Some Questions

sensitive noise / obvious 2I work in a private school and don’t have any plans to change that—certainly not anytime soon. I feel like I am on the sidelines in this great education debate. I see the comments on Twitter and read the blogs. But I have some questions.

If teachers’ unions are horrible organizations who protect bad teachers from being fired, why don’t all the students without teachers’ unions, including my own, outperform states with unions? One would think that if the unions are the problem, then states without them would have the best teachers in place, and therefore would have the highest test scores.

Why are we doing this to kids?

Why does everyone think charter schools are the answer? One where I interviewed some years ago wanted to pay me about $7,000 a year less than I was making at the time. Surely they’re not going to attract the best teachers if they will not pay the teachers a wage commensurate with what they could make elsewhere… right?

If testing kids is the answer for teacher accountability, why is it that my school’s students have managed to be as successful in college and work as students with this testing background when we only administer the PSAT and AP tests? (We encourage SAT and/or ACT.) I mean, shouldn’t it follow that my colleagues and I aren’t really being held accountable enough and that our students might somehow be slipping through the cracks?

What am I missing?

Creative Commons License photo credit: milos milosevic

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10 thoughts on “Some Questions

  1. At the risk of being politically incorrect, studies have shown that Jewish day school students perform better in school for a variety of reasons: education is highly prized in Jewish culture, higher economic status (by virtue of attending a private school), Jewish culture is more family-oriented, reading the Haggadah during the Seder and learning a difficult language like Hebrew have all been cited as reasons for academic achievement. So, I think your questions are valid; however, your school might not the best candidate for comparison.

    (I'm Jewish, by the way, but I didn't go to a day school! I performed average in school, at best.)

  2. Dana, I think you and Nancy make some excellent points. The demographics of your school might skew college achievement and test scores toward the high end.

    You've mentioned previously that you have a relatively small class size in comparison to some colleagues in public schools. Class size may be a factor.

    In general, I don't think that teachers' unions are horrible organizations that protect bad teachers. In many cases, they serve to protect good teachers from unfair or arbitrary practices.

    Good questions.

    • I know Jose. That was my attempt to adopt the rhetoric of the Rhee/Gates crowd and question their assertions that unions are the problem by pointing out the same problems they lay at the feet of unions exist in states without unions, too. Sarcasm is hard online.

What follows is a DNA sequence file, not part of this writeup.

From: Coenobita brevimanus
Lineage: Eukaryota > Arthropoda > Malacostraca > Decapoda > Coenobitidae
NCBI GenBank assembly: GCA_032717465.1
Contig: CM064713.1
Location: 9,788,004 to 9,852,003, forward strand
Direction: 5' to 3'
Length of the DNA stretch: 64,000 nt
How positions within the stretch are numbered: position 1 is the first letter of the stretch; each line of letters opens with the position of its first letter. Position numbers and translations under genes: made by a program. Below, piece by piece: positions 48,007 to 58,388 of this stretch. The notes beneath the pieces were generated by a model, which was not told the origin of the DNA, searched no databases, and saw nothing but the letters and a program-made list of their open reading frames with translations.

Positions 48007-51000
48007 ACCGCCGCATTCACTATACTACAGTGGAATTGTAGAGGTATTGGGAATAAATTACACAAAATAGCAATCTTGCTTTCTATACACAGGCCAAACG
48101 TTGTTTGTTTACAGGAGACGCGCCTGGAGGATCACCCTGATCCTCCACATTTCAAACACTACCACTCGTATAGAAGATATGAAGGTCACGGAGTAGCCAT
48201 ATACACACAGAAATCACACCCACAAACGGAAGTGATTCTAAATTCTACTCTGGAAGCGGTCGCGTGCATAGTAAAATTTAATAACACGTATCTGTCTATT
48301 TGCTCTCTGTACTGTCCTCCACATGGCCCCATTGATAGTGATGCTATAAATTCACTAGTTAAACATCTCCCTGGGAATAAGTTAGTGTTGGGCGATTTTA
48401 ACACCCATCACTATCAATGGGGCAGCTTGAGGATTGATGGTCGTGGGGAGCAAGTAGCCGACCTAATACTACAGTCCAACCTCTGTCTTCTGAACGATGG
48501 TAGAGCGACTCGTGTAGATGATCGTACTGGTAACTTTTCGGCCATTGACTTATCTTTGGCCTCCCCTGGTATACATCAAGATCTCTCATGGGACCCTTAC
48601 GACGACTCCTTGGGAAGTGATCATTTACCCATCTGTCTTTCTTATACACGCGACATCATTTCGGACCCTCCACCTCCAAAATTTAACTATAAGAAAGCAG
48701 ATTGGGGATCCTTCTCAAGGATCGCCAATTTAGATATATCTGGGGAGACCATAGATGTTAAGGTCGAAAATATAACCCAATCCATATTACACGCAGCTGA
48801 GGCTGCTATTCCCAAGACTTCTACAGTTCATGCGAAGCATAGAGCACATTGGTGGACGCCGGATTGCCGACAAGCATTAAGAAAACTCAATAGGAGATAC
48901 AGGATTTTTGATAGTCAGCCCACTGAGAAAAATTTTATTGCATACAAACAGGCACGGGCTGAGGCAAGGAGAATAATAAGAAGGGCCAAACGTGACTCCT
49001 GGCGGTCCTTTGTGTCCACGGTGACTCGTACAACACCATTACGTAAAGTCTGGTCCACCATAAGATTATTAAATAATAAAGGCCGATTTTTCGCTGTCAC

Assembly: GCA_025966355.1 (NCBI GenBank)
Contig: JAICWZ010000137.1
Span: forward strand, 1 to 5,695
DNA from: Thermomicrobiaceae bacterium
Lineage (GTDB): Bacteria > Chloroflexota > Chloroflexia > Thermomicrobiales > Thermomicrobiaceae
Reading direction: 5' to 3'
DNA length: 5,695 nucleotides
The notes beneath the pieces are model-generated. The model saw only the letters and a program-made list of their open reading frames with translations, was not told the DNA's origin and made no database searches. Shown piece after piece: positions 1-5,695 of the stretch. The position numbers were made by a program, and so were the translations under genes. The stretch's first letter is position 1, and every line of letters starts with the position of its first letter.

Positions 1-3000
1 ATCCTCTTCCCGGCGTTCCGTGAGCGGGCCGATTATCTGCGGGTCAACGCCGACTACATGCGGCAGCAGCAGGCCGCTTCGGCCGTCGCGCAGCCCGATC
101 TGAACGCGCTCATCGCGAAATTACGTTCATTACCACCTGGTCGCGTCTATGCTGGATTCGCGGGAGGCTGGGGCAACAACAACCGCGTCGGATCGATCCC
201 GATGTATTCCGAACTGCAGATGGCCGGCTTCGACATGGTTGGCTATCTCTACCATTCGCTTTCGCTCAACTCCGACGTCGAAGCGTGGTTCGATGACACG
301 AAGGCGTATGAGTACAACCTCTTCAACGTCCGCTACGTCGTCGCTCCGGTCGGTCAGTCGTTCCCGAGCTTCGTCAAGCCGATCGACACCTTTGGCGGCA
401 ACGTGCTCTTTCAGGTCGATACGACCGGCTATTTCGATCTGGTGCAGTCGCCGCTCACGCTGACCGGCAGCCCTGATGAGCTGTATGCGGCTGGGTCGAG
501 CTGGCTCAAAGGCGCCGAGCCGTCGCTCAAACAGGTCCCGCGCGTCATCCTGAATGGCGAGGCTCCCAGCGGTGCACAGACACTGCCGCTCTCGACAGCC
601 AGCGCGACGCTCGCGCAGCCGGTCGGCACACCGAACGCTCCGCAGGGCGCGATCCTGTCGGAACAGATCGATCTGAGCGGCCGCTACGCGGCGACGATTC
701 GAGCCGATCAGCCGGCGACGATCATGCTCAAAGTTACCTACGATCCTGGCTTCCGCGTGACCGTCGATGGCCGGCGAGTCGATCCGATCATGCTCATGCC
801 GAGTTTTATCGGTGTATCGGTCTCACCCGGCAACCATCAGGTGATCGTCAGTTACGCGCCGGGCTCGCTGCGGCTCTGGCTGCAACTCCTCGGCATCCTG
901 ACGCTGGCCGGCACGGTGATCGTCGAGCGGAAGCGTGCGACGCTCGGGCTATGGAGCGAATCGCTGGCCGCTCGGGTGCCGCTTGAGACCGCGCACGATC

3. My state has a union, but teachers are not required to join. I am not anti-union in general, but I choose not to join my union because of their track record. They seem to think that the school system exists to employ teachers regardless of performance. That said, I would be afraid to work in a system where there was no union to bargain and protect the teachers' rights. I realize the problems with that stance. Then I read about the situation in NYC, where the union seems to be crippling the entire system, and I think that is unacceptable. It's a complicated issue.

    As for tests, don't get me started. I guess you read about the teacher who killed himself over that mess.

    • Kristy, I did read about that teacher, and it's a senseless tragedy.

      I have to be honest. I have been treated unfairly and lost a job that I think I could have kept had I been tenured and worked in a union state. However, given that losing that job led me to my current job, I can't resent it now. It worked out for the good. I work in a very supportive environment right now. I can imagine it would be impossible to fight, say, a book challenge without administrative support and no union, though.

  4. Hoe did you transition from public to private? I'm in GA too, and I can't keep hurting kids with the awful reforms that keep coming down the pipe. I want to try my hand at private. Where did you start looking? Should I stay in the same county or does it matter?

    • Hi Jordan. I checked out your link. You aren't too far away from me. My daughter goes to Roswell High. We might have been co-workers! I was interested in Centennial some time ago. If your statement that you "can't keep hurting the kids with the awful reforms that keep coming down the pipe" isn't an indictment of the current state of affairs, I don't know what one is. The transition was easy. I actually found my job from the AJC, but you would do better to keep your eyes on the GISA website. Then go to the GISA Job Fair when they have it. It doesn't matter at all what county you choose unless it matters to you because of Atlanta traffic and you want a light commute. We have a ton of private schools in Atlanta. I honestly didn't know where to start when I lucked into my current job. Now that I've been in the school for a few years, I have learned that GISA is the best way to go. Best of luck to you, and feel free to keep us posted about your search.

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